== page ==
Liberate powerful technologies from the few.  Let everyone gain access to technology and expand their personal opportunities. Applied technology enriches daily life, saves labor and reduces costs and risks. As technologists we know this from personal experience. To reach a wider sphere of customers we can design our business ecosystems to produce a range of products, prices, benefits and tradeoffs.  Differentiate our offerings, be flexible in our options and diversify whom we serve.

DIY Drones, Freescale Semiconductors, Harvard University 

In 2007 Chris Anderson, the editor of Wired Magazine, founded a Do It Yourself (DIY) community to make personal drones. There had long been a worldwide hobbyist community making and flying model airplanes — but these were not autonomous. They were tethered — either by actual physical lines or by radio control units.  What they lacked was the ability to fly by themselves free from tether. Anderson’s insight was that the control technology to enable reliable long-range drones was becoming available at a price many could afford — in the range of a few hundred dollars.  As he put it in an article last summer,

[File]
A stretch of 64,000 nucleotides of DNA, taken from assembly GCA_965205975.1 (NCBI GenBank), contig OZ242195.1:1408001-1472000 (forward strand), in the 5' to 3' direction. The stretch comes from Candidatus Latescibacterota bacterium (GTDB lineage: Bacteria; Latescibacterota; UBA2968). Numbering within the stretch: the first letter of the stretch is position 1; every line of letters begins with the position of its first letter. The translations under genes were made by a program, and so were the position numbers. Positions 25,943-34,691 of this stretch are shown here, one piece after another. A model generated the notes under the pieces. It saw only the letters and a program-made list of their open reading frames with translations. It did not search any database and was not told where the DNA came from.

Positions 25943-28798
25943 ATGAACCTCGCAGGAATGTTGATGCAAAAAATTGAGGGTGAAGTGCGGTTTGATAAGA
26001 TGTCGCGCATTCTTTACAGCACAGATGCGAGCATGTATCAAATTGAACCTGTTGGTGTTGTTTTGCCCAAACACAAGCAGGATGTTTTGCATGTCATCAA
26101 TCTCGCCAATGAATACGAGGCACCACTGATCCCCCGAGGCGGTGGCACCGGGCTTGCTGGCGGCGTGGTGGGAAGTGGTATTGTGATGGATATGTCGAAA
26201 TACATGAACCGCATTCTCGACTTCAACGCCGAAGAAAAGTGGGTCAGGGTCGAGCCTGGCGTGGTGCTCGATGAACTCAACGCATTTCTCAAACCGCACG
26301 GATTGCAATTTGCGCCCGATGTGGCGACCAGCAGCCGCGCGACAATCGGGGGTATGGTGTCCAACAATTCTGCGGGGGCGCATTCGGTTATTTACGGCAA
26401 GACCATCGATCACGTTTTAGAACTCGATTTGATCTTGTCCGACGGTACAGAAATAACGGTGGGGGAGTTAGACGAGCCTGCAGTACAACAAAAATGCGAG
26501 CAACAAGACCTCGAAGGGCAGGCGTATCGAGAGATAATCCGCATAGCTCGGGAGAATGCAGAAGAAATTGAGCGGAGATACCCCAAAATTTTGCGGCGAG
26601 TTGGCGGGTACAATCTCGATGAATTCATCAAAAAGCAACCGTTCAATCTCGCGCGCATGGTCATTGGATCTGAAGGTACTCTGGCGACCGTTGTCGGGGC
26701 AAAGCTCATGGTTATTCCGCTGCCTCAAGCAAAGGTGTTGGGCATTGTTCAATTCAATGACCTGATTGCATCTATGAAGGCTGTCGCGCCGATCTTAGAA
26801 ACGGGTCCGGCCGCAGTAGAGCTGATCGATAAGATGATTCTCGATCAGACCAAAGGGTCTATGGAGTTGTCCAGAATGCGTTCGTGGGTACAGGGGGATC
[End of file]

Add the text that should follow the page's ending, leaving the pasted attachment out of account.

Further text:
“Just as the 1970s saw the birth and rise of the personal computer, this decade will see the ascendance of the personal drone. We’re entering the Drone Age.”[i]

A business ecosystem is initiated by bringing together the fruits of science with the needs of society.  In less formal terms, entrepreneurs liberate technologies and make them widely available.  William Gibson’s famous statement that “the future is already here, it’s just not evenly distributed yet”[ii] is not just an observation.  It also poses implicit questions: “Why isn’t the future distributed yet?  What would happen if it was?”  And most exhilarating: “Do you think we might be able to do it — to let the future loose?”  Wearable computers, ingestible sensors, wireless communications from inside the body, personal drones — the real lesson of the past decade or so is that the public itself, including hobbyists, DIY “makers,” kids in school and out, will spread the word and distribute the future.